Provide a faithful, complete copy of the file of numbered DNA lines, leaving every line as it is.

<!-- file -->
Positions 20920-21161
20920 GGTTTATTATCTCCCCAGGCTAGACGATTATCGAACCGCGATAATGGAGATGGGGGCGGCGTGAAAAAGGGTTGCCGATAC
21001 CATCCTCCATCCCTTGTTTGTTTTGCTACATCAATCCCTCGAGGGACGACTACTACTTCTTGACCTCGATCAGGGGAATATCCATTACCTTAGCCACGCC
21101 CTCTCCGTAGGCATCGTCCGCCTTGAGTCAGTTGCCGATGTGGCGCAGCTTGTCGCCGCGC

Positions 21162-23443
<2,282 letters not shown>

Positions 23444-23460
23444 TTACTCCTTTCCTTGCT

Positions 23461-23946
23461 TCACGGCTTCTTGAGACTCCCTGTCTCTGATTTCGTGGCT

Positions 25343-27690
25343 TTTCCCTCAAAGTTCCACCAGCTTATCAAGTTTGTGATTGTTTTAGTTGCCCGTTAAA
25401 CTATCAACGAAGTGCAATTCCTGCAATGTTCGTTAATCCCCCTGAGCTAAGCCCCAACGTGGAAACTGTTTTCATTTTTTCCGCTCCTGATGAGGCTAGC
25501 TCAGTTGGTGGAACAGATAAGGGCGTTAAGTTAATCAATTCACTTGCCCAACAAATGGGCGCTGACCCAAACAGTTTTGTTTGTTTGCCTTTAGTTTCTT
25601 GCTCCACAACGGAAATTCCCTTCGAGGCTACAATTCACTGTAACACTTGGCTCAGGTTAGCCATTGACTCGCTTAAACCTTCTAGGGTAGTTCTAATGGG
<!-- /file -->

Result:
Positions 20920-21161
20920 GGTTTATTATCTCCCCAGGCTAGACGATTATCGAACCGCGATAATGGAGATGGGGGCGGCGTGAAAAAGGGTTGCCGATAC
21001 CATCCTCCATCCCTTGTTTGTTTTGCTACATCAATCCCTCGAGGGACGACTACTACTTCTTGACCTCGATCAGGGGAATATCCATTACCTTAGCCACGCC
21101 CTCTCCGTAGGCATCGTCCGCCTTGAGTCAGTTGCCGATGTGGCGCAGCTTGTCGCCGCGC

Positions 21162-23443
<2,282 letters not shown>

Positions 23444-23460
23444 TTACTCCTTTCCTTGCT

Positions 23461-23946
23461 TCACGGCTTCTTGAGACTCCCTGTCTCTGATTTCGTGGCT

Positions 25343-27690
25343 TTTCCCTCAAAGTTCCACCAGCTTATCAAGTTTGTGATTGTTTTAGTTGCCCGTTAAA
25401 CTATCAACGAAGTGCAATTCCTGCAATGTTCGTTAATCCCCCTGAGCTAAGCCCCAACGTGGAAACTGTTTTCATTTTTTCCGCTCCTGATGAGGCTAGC
25501 TCAGTTGGTGGAACAGATAAGGGCGTTAAGTTAATCAATTCACTTGCCCAACAAATGGGCGCTGACCCAAACAGTTTTGTTTGTTTGCCTTTAGTTTCTT
25601 GCTCCACAACGGAAATTCCCTTCGAGGCTACAATTCACTGTAACACTTGGCTCAGGTTAGCCATTGACTCGCTTAAACCTTCTAGGGTAGTTCTAATGGG